I mentioned before that creating this thing was simple. As in like 10 clicks simple. Choose the photos to upload, choose a song, and the site software automatically analyzes the audio to make the final product appear cohesive and intentional. I’ll let you know if I pony up the $30.

Written by Tony

September 21, 2009 at 4:20 pm

The Infinity Project – Update

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After meeting with Stacey Woelfel, the news director of KOMU this past week, we’ve discovered our prototype doesn’t have a specific home. The effects of our discussion (which came on the heels of an e-mail from an unhappy Kim Dude about our interview) were two-fold: we’re able to design our own product, and we’re not helped by having a slot/audience predefined.

While we’re suddenly able to do just about anything we’d like to do (given full creative freedom with no restrictions like language), we’re also stuck with the challenge of defining an audience, preparing our own format, and determining how to best market the final product.

We had assumed from the beginning that Woelfel would like to have a hand in the development of the prototype. Rather, he’s giving us a very long leash to accomplish what we want. Suddenly we’re on our own, and perhaps in the future (once we show a success or unsuccess) it will be picked up by KOMU in some capacity.

We also found when we tried uploading the footage from our interviews that the record heads on the camera were dirty and we lost bits of audio and video throughout. It’s a technical difficulty that is a rare but unfortunate setback. We’ll have to edit around it, but at least it’s only for our pilot. Our plan is to debut our pilot for our research presentation on the 28th. We’ll be conducting surveys afterward to better determine what worked well and what didn’t go over well.

Written by Tony

September 21, 2009 at 4:12 pm

Capstone Update #2

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After stressing and worrying for nearly a week about our first interview with a bona-fide source, today we interviewed Kim Dude, director of MU’s Wellness Resource Center about tailgating and the controversial “fan cans” sold by Budweiser. I went in with the expectation that we wouldn’t really make a new friend out of Dude. We were, in fact, sitting her down with a local comedian hell-bent on exposing the ridiculousness of her own recent remarks in the local papers. And I’d say we accomplished just that.

What’s interesting about our project is the inherent amount of editorial content we’re creating. And we also have to walk the very thin line of showing ideas to be absurd and allowing our audience to discover it themselves. That’s one thing I think the Colbert Report does very well: expose absurdity through a roundabout discussion of what’s realistic and extravagant.

We’ve got a little ways to go before we reach that point, but today was a good practice. We were able to interview several drunk/drinking tailgaters and collected some very good soundbites. It’s going to be a great clip when we get it finished! Next step: taping in-studio segments and tying it all together. I know we’re going to have some inconsistencies, but for a work in progress (with zero guidance thus far) I think we’re doing great.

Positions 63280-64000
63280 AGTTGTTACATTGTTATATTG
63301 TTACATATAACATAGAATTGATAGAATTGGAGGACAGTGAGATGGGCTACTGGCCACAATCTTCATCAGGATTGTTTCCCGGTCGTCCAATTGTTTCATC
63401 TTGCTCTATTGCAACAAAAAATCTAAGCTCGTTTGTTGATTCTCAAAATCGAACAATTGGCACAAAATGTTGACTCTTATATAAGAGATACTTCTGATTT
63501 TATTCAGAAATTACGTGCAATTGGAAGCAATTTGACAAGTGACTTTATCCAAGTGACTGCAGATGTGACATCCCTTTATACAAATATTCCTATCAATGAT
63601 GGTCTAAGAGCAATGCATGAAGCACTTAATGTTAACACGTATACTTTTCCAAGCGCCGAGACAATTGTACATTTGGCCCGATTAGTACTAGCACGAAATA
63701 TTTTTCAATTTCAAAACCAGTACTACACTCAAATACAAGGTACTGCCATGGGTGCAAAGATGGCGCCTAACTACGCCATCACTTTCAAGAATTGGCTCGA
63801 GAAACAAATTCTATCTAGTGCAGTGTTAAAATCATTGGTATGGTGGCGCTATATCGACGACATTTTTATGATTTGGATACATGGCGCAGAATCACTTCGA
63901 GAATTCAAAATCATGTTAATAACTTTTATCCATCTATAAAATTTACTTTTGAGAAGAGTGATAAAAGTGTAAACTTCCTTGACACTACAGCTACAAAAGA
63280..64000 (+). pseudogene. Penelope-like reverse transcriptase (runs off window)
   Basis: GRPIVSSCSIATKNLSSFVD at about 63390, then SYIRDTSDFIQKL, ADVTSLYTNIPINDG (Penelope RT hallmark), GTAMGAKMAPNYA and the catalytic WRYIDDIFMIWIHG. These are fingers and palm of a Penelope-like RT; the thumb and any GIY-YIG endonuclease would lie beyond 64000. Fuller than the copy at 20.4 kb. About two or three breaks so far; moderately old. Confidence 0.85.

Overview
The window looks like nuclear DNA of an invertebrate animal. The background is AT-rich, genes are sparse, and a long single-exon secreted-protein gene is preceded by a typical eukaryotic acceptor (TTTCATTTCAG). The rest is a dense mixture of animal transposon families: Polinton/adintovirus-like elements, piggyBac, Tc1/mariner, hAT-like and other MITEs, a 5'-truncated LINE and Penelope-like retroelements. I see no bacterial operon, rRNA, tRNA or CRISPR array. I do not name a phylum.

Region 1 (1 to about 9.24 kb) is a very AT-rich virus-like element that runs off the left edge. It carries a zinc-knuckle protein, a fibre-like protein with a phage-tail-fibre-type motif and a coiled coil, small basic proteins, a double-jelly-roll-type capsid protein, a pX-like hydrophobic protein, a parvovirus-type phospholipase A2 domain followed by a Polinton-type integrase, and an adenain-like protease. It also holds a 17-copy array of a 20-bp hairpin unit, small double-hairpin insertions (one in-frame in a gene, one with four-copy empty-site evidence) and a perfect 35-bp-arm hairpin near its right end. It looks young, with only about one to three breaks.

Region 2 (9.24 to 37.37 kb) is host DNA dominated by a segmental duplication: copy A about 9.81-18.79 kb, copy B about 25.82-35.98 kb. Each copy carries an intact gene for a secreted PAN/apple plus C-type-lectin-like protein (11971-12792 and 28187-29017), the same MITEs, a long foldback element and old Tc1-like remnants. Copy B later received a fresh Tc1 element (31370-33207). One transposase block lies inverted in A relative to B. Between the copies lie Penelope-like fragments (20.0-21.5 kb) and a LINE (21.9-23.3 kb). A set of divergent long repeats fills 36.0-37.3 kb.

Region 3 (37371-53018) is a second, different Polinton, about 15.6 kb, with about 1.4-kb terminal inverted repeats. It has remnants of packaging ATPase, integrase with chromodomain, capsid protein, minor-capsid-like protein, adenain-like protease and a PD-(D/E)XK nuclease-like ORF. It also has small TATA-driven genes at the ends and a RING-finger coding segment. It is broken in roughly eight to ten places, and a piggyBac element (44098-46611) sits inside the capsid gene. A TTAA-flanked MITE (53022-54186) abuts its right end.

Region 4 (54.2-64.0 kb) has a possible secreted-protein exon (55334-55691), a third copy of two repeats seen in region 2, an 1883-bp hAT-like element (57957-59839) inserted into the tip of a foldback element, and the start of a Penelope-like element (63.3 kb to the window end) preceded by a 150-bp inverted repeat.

We held a conversation with Jim Spencer of Newsy.com earlier in the week to discuss online viewing habits to gain some knowledge of how our product might work best. He’s in tune with us and seems eager to help in the future.

Written by Tony

September 13, 2009 at 2:55 am

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Capstone Update 1

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This semester, we in the capstone Journalism 4992 class at the University of Missouri are required to keep a regular blog with updates on our project.

You’ll find these posts in the midst of my normal updates.

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I’m wildly excited about the project I’ll be working on this semester. My job is to produce a local television news parody, á la The Daily Show or The Colbert Report. I knew from the moment I read the description this was going to be a very challenging project. While many of the skills we’ve learned through the course of the convergence sequence will help us produce this show, there isn’t a very direct correlation that enables us to enter the realm of comedy writing.

Thus, we’ve brought in a team of friends and contacts, namely comedy writers and stand up comedians from Columbia (Kyle Ayers, Dan Friesen, Ryan Beck, and …). While we haven’t yet talked to the point man on the project, Stacey Woelfel of KOMU about his expectations, we’re drawing up initial plans and working on scripts for a pilot. Our second writer’s meeting is tonight, and we’ll be brainstorming more story ideas and segments.

We’ve identified a number of challenges in producing this mini-show. First to figure out is the format; length, the number of episodes, the audience, the platform, etc. We’re guessing the ideal length for the online show is between 6-10 minutes, most likely around 8. We’re also not naive to the fact that comedy writing—especially for broadcast—is a challenging endeavor. We’re going to have to find ways to make the show relevant not just to student life but also to the greater Columbia audience.

Written by Tony

September 7, 2009 at 11:07 pm